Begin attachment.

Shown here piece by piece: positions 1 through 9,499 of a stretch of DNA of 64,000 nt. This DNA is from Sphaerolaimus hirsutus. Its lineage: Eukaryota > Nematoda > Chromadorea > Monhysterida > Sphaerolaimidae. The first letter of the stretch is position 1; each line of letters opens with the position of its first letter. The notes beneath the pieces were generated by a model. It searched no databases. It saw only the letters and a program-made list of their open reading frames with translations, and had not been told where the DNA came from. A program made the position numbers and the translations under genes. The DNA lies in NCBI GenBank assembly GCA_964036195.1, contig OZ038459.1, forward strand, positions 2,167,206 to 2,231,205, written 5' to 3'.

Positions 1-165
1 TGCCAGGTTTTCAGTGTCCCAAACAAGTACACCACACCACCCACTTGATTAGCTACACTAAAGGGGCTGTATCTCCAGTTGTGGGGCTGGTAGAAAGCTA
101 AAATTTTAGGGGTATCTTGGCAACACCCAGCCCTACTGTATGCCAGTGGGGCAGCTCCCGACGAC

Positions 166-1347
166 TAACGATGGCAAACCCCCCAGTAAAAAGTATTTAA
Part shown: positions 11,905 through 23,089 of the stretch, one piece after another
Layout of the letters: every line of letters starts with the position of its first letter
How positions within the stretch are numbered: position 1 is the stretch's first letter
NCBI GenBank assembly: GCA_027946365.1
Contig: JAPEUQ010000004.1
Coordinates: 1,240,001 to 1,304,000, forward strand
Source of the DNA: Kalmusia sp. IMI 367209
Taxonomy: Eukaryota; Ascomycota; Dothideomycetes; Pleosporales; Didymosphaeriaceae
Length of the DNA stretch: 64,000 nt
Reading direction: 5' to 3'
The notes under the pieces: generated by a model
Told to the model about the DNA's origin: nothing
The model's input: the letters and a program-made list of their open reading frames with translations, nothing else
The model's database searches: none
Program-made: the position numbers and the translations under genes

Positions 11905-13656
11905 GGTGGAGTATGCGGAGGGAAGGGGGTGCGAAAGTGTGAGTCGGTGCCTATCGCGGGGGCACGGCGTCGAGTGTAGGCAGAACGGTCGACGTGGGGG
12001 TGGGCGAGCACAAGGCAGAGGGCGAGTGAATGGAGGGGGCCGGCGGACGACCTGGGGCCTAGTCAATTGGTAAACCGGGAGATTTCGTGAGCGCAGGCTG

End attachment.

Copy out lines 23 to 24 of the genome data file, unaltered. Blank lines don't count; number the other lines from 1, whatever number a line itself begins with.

11905 GGTGGAGTATGCGGAGGGAAGGGGGTGCGAAAGTGTGAGTCGGTGCCTATCGCGGGGGCACGGCGTCGAGTGTAGGCAGAACGGTCGACGTGGGGG
12001 TGGGCGAGCACAAGGCAGAGGGCGAGTGAATGGAGGGGGCCGGCGGACGACCTGGGGCCTAGTCAATTGGTAAACCGGGAGATTTCGTGAGCGCAGGCTG